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Abstract
130 Repeat percutaneous revascularisation after coronary stenting: a single centre 9 year experience
  1. A Malhotra,
  2. N Evans,
  3. D Adlam,
  4. D Miglani,
  5. G Mole,
  6. A Stockenhuber,
  7. C Forfar
  1. Oxford Heart Centre, John Radcliffe Hospital, Oxford, UK

Abstract

Introduction Repeat revascularisation after coronary angioplasty and stenting is well recognised, a feature of most prospective trials of percutaneous intervention (PCI) and is a major difference reported in trials comparing surgical to percutaneous revascularisation strategies. We investigated outcomes and repeat procedures in some 25 000 consecutive patients over 9 years from a UK teaching hospital.

Methods Between January 2001 and August 2009, 24 521 patients presented to the John Radcliffe Hospital Oxford for coronary angiography. Revascularisation procedures in the follow-up period were analysed using the procedural database, stored angiographic images and from casenote review.

Results 10 697 (43.6%) underwent PCI with stenting, 832 (3.4%) PCI alone, 4589 (18.7%) coronary artery bypass surgery (CABG) and 8133 (33.2%) medical treatment. Two thousand four hundred and seventy-seven of the 10 697 stented patients (23.2%) returned for a second angiogram and 1314 (12.3%) underwent further stenting and 211 (2.0%) CABG over a median follow-up of 4.25 years (IQR 2.13–6.13 years). Three hundred and eighty-four patients (29.2%) of those requiring a second stenting procedure underwent a third angiogram during the follow-up period and 161 (12.3%) underwent further stenting and 33 (2.5%) CABG. Rates of stenting for the fourth, fifth and sixth procedures were respectively 21%, 24% and 38% representing 0.3%, 0.1% and 0.02% of the initial stented cohort (Abstract 130 Figure 1). 59.9% of repeat PCI stenting procedures were elective, 38.1% urgent and 1.5% primary. Clinical indications for repeat stenting are shown in Abstract 130 Figure 2. A minority of patients (15.7%) required restenting for in-stent restenosis with most patients returning either with disease progression in an unstented area (45.2%) or for staged PCI (25.2%). Stent thrombosis as an indication for repeat stenting was rare (3.3%). Of those requiring restenting, 37.2% patients received drug eluting stents (DES) in their first stenting procedure and 62.8% received bare metal stents (BMS) alone. 5.4% of patients had both DES and BMS in the same procedure. This did not differ significantly from the ratio of DES/BMS in those patients undergoing stenting who did not require further revascularisation in the follow-up period (39% DES, 61% BMS, 14.8% both DES and BMS). 19.3% people requiring a second stenting procedure had multi vessel stenting at first PCI.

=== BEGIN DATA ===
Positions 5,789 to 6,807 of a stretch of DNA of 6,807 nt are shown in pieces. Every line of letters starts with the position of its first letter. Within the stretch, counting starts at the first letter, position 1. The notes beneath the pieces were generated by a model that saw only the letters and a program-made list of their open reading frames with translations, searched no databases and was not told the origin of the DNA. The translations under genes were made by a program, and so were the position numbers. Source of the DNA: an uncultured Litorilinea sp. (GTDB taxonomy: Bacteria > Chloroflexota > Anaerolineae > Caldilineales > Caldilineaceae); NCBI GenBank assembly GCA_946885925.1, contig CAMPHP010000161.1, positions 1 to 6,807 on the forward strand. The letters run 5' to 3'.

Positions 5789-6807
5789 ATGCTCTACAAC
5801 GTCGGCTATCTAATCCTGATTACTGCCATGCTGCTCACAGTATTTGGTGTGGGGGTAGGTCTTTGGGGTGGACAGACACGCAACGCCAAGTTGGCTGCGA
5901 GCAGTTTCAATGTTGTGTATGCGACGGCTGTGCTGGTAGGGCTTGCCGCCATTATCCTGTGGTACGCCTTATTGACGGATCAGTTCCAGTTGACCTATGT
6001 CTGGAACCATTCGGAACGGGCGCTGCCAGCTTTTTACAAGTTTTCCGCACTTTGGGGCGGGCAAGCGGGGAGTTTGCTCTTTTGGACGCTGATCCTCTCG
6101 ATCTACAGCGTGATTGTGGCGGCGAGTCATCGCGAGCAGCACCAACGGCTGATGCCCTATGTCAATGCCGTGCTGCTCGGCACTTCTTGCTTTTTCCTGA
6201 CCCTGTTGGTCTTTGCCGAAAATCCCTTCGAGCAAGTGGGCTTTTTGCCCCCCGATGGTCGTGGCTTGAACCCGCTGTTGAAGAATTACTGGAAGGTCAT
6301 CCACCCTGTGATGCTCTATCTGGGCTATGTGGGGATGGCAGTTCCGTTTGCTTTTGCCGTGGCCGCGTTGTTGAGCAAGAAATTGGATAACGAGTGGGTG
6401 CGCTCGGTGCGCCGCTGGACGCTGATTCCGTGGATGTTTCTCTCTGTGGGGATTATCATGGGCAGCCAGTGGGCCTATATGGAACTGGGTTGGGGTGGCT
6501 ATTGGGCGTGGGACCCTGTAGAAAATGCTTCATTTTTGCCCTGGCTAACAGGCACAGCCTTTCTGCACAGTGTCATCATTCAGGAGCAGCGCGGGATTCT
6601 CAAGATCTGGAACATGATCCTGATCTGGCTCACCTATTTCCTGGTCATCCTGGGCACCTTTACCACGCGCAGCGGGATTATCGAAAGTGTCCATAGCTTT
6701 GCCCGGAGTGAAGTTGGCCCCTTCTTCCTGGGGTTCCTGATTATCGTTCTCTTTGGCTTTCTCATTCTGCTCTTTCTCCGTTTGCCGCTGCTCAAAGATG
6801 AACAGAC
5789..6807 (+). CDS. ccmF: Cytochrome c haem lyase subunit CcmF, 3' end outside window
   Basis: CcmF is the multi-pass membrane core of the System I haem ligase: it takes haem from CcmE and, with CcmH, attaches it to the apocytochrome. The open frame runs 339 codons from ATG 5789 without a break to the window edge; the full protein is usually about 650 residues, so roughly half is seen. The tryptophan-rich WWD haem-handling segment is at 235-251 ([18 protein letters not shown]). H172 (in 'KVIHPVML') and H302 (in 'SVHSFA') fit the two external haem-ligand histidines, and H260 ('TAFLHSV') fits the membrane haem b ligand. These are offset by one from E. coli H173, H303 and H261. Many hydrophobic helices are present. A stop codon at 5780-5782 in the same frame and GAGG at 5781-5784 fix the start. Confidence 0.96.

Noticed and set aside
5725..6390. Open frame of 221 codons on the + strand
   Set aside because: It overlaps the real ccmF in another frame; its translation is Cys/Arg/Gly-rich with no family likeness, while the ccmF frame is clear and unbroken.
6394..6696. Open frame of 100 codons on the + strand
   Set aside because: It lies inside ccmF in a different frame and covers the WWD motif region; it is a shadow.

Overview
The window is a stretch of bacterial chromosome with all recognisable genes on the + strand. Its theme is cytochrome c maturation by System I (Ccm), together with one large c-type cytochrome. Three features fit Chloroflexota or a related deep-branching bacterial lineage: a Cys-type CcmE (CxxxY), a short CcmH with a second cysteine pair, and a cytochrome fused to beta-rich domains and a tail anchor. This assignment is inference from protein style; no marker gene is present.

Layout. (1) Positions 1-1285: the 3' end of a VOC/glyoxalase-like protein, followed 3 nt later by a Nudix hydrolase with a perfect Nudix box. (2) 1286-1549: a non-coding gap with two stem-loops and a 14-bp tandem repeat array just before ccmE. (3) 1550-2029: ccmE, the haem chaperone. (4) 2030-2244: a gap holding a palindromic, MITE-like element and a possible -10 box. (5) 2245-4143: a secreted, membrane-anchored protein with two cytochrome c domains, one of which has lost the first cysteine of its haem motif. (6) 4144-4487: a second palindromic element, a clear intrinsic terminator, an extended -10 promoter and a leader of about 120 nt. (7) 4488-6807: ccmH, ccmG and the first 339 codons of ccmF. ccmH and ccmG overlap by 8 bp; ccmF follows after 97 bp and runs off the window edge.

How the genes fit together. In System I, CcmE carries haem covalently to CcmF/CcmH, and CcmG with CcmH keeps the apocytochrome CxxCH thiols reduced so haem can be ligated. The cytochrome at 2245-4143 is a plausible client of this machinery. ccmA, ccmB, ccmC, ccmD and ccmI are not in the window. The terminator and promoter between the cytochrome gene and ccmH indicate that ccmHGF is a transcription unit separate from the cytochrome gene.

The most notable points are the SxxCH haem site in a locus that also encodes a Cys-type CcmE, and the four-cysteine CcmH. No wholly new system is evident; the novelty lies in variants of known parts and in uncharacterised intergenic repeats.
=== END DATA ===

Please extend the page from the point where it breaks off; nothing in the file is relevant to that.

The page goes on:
Abstract 130 Figure 1

Patient undergoing multiple restenting procedures.

Abstract 130 Figure 2

Most common indications for restenting procedures.

Conclusion and Implications This study shows that in a large unselected ‘real world’ cohort of patients undergoing stenting, a substantial minority of patients undergoing a first stenting procedure will require repeat assessment (23%) and/or repeat stenting (12%). However the driving force behind repeat stenting procedures is progression of disease distant from the site of the first stent (45%) and staged PCI (25%) rather than isolated stent-related restenosis which accounts for under 16% of second stenting procedures and thus a minority of restenting cases.

  • percutaneous intervention
  • restenosis
  • stenting

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